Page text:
Posted Apr 14, 2010 in Arts | 0 Comments

Seripop Art Prints

This month I met up with Chloe Lum of Seripop at the Montreal studio she shares with partner Yannick Desranleau (and a couple dozen other creative people!) where the two were busily preparing for three upcoming shows.

Seripop art prints are distinctive for their detailed hand-drawn images and fonts combined with careful layering of colors. The pair have been producing three-dimensional screen-printed installations for several years now and this latest project, called Hording Skin, will be taking them to Brooklyn and Chicago in the U.S., and to Kunsthalle in Vienna, Austria.  This description of the project is from their website:
“We see the street poster as the “skin” of a city, growing and shedding organically, in constant flux, allowing citizens to make their temporary mark. With Hoarding Skin we seek to engage in playful discussion about both the individual and community’s role vis-à-vis freedom of expression within the urban landscape, via the colloquial and/or the monumental.”

Judging by the stacks of prints I saw during my visit, this installation will be using screenprinting on an architectural scale, covering walls and even the floor with their words and images.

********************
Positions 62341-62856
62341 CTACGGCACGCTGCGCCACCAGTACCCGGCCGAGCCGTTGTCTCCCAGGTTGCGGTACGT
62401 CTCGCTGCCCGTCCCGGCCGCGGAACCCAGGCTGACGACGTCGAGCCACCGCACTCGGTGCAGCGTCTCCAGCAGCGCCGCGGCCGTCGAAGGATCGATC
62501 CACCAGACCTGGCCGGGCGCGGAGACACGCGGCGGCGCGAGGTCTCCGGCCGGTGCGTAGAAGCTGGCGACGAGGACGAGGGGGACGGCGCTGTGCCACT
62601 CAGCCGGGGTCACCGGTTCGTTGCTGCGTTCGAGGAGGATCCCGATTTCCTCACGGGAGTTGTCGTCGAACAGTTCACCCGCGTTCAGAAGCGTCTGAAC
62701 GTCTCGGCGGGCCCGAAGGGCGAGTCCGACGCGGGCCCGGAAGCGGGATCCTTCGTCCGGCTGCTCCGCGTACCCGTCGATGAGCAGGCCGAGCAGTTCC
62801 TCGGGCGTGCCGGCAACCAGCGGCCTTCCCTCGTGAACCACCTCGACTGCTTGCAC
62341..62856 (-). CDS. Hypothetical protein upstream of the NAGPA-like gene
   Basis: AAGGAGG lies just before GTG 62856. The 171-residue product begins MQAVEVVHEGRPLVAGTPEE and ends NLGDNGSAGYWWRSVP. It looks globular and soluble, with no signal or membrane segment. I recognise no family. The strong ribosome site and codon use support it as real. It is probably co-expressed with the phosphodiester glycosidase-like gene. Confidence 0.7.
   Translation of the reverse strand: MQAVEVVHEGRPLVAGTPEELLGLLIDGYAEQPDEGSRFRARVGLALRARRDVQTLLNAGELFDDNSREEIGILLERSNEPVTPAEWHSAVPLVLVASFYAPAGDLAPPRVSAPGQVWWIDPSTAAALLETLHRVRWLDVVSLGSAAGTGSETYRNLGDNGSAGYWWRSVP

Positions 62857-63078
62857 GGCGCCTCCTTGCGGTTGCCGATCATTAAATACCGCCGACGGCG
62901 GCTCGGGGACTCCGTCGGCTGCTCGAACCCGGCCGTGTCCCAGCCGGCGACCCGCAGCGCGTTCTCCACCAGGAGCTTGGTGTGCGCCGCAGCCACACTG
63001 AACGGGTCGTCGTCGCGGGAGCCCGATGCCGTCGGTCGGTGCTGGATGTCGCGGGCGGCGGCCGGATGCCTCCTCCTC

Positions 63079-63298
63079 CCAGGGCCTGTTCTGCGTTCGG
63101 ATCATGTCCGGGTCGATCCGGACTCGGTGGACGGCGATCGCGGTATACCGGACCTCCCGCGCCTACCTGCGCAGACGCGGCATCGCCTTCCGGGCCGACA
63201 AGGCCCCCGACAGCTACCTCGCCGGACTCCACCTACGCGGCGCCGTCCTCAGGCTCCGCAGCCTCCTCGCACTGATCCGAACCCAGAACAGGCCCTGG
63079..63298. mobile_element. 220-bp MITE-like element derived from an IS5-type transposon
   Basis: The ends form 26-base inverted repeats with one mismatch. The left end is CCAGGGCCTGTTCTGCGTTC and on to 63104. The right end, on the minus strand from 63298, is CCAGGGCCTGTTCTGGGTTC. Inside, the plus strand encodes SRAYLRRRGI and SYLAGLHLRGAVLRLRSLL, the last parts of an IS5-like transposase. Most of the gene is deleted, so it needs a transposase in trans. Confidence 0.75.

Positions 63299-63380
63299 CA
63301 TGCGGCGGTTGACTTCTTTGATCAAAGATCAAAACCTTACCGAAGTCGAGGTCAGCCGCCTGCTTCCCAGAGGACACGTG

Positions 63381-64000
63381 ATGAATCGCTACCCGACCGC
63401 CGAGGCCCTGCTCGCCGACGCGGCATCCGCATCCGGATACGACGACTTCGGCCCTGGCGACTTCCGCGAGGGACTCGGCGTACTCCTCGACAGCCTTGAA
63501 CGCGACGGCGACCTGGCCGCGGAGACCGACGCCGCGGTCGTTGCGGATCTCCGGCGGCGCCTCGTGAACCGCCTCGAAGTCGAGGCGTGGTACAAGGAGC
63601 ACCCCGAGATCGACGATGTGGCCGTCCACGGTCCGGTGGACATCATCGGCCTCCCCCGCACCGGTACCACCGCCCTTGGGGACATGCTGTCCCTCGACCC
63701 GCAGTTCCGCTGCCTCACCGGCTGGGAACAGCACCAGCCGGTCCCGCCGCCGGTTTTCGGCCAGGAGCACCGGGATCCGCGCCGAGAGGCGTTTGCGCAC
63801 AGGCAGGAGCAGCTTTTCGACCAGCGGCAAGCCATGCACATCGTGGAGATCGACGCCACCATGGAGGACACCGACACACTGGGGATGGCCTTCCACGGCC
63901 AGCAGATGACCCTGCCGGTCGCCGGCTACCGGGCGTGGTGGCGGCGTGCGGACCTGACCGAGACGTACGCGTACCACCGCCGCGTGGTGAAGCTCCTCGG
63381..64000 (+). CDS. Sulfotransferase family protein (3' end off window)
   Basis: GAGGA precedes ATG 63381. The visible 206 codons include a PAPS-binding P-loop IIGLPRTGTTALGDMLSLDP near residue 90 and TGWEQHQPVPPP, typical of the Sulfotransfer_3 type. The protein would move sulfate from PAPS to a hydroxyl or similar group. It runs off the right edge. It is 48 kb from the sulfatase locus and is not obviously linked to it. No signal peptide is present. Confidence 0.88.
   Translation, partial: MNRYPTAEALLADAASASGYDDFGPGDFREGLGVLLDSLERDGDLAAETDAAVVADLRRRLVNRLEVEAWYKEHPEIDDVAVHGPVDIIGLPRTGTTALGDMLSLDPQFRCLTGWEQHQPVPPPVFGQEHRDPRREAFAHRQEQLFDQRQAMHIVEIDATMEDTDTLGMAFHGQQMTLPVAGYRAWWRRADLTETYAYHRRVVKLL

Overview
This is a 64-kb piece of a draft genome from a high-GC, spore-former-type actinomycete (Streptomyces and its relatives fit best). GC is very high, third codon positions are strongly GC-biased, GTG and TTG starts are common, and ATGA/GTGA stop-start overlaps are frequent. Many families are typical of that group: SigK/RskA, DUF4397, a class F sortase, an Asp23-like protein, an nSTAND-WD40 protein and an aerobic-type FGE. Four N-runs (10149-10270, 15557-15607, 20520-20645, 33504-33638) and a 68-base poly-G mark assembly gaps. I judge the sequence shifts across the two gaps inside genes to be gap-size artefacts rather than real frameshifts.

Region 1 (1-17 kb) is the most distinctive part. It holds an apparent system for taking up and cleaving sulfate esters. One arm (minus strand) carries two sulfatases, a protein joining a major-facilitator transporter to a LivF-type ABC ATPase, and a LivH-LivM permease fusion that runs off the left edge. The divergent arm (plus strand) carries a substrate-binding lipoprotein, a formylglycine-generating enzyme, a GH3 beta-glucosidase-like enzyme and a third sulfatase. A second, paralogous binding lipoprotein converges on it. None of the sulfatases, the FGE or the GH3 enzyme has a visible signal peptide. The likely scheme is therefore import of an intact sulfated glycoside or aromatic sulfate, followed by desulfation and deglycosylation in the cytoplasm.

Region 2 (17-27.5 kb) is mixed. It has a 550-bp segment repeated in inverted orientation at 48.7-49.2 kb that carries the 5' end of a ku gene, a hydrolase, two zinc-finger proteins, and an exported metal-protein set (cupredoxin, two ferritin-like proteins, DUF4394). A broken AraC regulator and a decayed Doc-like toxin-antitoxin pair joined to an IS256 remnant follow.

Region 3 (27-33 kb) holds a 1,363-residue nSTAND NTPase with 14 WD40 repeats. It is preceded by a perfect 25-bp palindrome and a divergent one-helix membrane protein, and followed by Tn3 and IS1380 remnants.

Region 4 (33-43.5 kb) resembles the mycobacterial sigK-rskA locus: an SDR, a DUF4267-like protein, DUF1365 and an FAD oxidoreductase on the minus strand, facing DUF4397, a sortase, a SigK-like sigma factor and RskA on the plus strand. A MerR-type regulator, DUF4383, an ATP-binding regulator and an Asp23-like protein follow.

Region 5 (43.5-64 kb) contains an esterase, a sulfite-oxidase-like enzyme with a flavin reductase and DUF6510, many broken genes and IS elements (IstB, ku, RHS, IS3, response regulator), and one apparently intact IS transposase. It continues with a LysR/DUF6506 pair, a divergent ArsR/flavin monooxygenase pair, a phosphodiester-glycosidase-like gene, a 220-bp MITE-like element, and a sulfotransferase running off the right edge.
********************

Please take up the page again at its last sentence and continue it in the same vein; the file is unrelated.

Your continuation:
Much of their work can be seen as a criticism of modern architecture and urban planning for its institutional and hands-off approach to public space. (To paraphrase the seminal anti-modernist text Learning From Las Vegas- you don’t paint on a Mies!) Not only do Seripop apply image to the surface of the architecture but the entire environment is constructed from it including ominous towers of folded screen-printed paper.

As an extra jab at modernism, the bespectacled face of the guru himself, Le Corbusier, will be part of the installation, decorating the floor of the environment. Whether you wipe your feet first before entering is entirely up to you!

Hoarding Skin will be opening April 10th at Secret Project Robot in Brooklyn, and June 25th at the Kunsthalle in Vienna as part of the exhibition Street and Studio. From Basquiat to Seripop Details of the Chicago show t.b.a.

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